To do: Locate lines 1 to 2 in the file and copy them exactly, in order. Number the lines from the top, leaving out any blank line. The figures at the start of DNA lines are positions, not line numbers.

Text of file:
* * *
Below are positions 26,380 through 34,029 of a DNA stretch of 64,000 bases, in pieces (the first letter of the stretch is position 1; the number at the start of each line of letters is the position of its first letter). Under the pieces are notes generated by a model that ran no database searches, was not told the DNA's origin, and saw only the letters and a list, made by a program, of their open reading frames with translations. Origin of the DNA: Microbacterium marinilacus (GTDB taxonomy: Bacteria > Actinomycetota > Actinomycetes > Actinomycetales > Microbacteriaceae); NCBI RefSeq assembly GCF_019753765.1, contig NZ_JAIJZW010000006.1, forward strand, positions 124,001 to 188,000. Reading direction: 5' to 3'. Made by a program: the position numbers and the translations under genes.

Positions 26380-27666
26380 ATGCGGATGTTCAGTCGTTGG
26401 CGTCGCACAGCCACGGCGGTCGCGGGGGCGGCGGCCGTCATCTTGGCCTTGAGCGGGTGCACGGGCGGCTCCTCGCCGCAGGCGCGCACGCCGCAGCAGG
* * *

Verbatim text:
Below are positions 26,380 through 34,029 of a DNA stretch of 64,000 bases, in pieces (the first letter of the stretch is position 1; the number at the start of each line of letters is the position of its first letter). Under the pieces are notes generated by a model that ran no database searches, was not told the DNA's origin, and saw only the letters and a list, made by a program, of their open reading frames with translations. Origin of the DNA: Microbacterium marinilacus (GTDB taxonomy: Bacteria > Actinomycetota > Actinomycetes > Actinomycetales > Microbacteriaceae); NCBI RefSeq assembly GCF_019753765.1, contig NZ_JAIJZW010000006.1, forward strand, positions 124,001 to 188,000. Reading direction: 5' to 3'. Made by a program: the position numbers and the translations under genes.

Positions 26380-27666